"It turns out that many of the ideas that I talked about — that health care is a right, not a privilege, and that we've got to move toward a Medicare-for-all, single-payer system: very, very popular," he said. Kinzel asked if a 77-year-old white man is going to be a hard sell for Democrats this year, and Sanders said he shouldn't be judged on his looks: "We have got to look at candidates not by the color of their skin, not by their sexual orientation or gender, and not by their age. I think we have got to try to move us toward a nondiscriminatory society that looks at people based on their abilities, based on what they stand for."

Sanders also said that after recent revelations of sexual misconduct in his 2016 campaign, he'll provide staff and volunteers "a whole lot of education" about sexual harassment. And he highlighted the importance of beating President Trump in 2020. "I think the current occupant of the White House is an embarrassment to our country," he said. "I think he is a pathological liar" as well as "a racist, a sexist, a homophobe, a xenophobe, somebody who is gaining cheap political points by trying to pick on minorities, often undocumented immigrants." You can listen to Sanders' interview at Vermont Public Radio. Peter Weber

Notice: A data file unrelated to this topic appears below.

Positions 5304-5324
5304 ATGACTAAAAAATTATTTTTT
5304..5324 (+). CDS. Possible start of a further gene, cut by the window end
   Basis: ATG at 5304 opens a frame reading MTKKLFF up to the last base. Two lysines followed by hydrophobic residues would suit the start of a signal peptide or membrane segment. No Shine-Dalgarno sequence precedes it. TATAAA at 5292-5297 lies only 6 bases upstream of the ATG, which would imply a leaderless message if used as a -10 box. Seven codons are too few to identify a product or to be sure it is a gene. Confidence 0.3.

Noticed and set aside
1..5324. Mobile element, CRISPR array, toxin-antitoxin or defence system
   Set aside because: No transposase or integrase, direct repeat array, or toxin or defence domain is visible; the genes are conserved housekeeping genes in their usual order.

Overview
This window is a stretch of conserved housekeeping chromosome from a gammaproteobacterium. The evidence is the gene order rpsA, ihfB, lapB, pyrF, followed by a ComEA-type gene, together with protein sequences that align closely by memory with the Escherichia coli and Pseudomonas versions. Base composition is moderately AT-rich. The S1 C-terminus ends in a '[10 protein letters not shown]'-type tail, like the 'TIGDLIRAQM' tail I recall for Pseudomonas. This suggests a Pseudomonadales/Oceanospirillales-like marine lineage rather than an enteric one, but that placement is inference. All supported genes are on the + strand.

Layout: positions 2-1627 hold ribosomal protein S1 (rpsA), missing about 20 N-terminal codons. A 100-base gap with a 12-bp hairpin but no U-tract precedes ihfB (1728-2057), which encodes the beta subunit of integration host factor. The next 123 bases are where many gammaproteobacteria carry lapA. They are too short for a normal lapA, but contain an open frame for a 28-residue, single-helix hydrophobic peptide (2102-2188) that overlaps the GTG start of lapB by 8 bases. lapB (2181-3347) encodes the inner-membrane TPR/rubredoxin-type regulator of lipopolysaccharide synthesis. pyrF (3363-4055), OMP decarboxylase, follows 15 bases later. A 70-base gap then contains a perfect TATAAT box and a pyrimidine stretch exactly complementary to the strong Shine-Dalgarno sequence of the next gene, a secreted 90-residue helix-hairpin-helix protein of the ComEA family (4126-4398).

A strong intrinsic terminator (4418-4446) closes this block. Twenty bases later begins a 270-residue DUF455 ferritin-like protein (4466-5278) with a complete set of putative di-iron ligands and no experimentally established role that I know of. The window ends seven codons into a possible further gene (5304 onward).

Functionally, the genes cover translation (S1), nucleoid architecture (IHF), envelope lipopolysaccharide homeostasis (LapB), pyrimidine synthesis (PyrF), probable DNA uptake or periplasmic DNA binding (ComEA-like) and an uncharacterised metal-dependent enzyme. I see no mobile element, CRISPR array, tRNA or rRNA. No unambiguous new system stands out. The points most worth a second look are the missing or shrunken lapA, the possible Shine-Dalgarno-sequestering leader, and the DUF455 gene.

5:49 a.m.

President Trump declared a national emergency at the southern border on Friday, and Stephen Colbert asked CNN's Jake Taper what that actually meant on Monday's Late Show. "I think it just means that he couldn't get the money for his border wall so he's trying to figure out another way to get money for his border wall, and he's doing it in a way that has never been attempted before," Tapper said. "Presidents have declared national emergencies before, but not for this reason. Usually they do it, they're taking an act that Congress actually wants them to do," usually sanctions-related.

Out of some 60 declared national emergencies, Tapper added, "I don't think it's ever been done that a president fails to get Congress to pass something and then he just decides, 'Okay, well I'm just going to declare an emergency so I can have the money do what I want it to do." "It seems imperial," Colbert said, and Tapper allowed "it's certainly not what the law was intended to do." This will now go to the courts, but "I don't know that the U.S. Supreme Court would rule against this," he added, and Colbert pointed to Trump's singsong prediction that the Supreme Court will side with him. "You have to appreciate that he auto-tuned his own press conference," Tapper joked.